The President of the United States might be the Leader of the Free World, but the actual job requirements are surprisingly minimal – significantly less qualifications than most careers. There is no one educational or career path to follow when pursuing the presidency, and our past Presidents have held some unusual jobs prior to their election from Actor and Farmer to Geologist and Judge.
In order to become the President:
One must be at least 35 years of age, a natural-born citizen, and live in the United States for a minimum of 14 years. Otherwise?
There’s no college requirement. Harry S. Truman never earned a degree. The position also has no requirement for past employment, as the 2016 election makes abundantly clear with Republican nominee Donald Trump the first major-party candidate to gain notoriety largely through reality television.
Certain jobs are historically proven to be the best route to the White House. Should Hillary Clinton win this year, she’ll join a long list of former Attorneys like John Adams, Thomas Jefferson and the current President, Barack Obama, to have studied law and worked as Lawyers.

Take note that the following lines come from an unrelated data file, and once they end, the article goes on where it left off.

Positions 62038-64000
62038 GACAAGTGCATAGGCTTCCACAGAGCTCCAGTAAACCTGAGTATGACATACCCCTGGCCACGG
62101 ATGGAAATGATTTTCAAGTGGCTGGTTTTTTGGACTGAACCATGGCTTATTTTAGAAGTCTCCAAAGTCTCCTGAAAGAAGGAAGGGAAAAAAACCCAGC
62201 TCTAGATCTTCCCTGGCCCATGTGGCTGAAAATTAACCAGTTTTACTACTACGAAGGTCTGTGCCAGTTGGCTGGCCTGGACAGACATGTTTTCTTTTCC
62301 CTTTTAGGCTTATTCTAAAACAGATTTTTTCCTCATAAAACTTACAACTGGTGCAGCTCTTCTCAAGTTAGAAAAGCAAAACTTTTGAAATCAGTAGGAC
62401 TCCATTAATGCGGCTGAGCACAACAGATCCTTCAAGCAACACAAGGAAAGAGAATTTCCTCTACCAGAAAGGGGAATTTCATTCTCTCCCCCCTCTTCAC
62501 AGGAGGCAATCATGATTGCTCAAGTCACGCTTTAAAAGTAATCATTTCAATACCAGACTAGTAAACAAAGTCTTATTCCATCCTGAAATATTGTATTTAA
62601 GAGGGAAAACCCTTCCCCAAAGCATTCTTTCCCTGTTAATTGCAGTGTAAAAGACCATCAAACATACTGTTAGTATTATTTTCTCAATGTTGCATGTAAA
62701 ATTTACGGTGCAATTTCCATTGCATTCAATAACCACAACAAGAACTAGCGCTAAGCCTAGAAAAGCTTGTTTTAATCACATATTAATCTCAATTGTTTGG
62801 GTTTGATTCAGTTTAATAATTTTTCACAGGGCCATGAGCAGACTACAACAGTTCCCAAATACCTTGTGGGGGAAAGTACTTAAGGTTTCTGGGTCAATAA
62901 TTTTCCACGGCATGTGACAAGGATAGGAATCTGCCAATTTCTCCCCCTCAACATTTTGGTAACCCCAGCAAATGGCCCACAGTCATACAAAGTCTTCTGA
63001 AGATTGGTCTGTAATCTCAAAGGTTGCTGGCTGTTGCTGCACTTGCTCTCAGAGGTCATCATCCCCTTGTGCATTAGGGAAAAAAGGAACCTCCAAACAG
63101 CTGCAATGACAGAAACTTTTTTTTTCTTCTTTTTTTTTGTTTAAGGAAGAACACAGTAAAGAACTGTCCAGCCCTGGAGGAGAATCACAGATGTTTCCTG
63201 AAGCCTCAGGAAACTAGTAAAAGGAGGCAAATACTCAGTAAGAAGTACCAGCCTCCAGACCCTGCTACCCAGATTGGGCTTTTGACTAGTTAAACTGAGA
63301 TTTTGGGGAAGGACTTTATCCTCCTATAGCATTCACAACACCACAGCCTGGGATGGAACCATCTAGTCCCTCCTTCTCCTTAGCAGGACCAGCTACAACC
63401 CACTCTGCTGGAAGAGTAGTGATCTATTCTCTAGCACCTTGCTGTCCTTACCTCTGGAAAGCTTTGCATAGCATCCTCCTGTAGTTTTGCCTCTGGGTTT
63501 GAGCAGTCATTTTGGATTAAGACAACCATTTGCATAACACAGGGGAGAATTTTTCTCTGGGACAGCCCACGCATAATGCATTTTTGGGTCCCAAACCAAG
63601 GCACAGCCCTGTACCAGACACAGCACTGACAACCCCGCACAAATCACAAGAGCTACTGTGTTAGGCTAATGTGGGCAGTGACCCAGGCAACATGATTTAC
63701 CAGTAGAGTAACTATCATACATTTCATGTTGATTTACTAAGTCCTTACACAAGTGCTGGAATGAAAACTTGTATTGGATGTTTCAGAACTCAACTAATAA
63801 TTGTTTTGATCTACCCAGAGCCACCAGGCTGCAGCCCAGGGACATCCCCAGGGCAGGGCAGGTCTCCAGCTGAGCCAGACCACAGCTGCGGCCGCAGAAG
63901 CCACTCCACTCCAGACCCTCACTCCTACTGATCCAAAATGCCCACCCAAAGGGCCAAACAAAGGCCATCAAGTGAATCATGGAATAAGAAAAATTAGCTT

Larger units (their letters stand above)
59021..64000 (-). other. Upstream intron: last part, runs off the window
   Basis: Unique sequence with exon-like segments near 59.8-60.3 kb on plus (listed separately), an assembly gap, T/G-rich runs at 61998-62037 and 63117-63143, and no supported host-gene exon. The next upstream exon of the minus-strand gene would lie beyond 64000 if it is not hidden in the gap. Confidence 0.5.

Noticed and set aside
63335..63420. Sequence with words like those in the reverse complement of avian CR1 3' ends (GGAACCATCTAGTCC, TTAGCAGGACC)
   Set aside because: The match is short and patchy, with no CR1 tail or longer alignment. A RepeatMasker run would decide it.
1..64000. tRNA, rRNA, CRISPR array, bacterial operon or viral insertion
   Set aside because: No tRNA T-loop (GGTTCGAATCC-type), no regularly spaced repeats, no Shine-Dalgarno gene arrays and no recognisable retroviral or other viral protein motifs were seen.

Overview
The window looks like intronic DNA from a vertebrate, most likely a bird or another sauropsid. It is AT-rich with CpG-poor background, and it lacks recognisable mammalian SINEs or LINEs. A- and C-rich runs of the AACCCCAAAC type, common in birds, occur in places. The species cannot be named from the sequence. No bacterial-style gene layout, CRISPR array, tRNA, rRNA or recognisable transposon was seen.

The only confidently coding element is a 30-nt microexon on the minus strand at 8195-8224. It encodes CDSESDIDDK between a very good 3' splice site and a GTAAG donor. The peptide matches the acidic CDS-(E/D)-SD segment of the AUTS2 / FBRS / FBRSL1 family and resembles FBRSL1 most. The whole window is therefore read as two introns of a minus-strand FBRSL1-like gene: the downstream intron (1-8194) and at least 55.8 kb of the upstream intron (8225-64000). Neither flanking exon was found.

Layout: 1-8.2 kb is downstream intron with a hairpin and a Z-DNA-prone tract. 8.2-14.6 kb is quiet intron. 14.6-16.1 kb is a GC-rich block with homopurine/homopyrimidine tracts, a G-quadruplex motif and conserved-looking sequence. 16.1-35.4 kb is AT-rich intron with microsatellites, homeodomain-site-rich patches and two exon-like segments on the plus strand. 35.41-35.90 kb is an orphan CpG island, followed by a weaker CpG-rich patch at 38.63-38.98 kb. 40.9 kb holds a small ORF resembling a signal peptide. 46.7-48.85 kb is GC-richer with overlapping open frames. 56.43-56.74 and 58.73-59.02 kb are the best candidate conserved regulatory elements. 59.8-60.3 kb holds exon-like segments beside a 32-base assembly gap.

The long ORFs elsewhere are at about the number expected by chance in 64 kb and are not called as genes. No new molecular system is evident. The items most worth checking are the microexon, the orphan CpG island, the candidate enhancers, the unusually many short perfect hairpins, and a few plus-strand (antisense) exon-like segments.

Clinton would also join James Madison and James Monroe among Presidents who transitioned into the White House from Secretary of State – though John Quincy Adams was the last to have made such a move.
Military service is another proven road to 1600 Pennsylvania Avenue, starting with the first President, George Washington, and including such noteworthy names as Theodore Roosevelt, Ulysses S. Grant and Dwight Eisenhower.
Not every career path to the White House is the same, however. Past Presidents include successful (and not-so-successful) business owners; agricultural and energy professionals; educators; and more.
Here are some of the most unusual professions that our Presidents have held before and after being elected:
Before demanding Mikhail Gorbachev “tear down this Wall,” Ronald Reagan urged Notre Dame football to “win one for the Gipper” in the film Knute Rockne, All-American.
Reagan’s Hollywood film career as a leading man was middling, but he’s remembered today as one of the more popular Presidents in American history per a 2011 Gallup poll.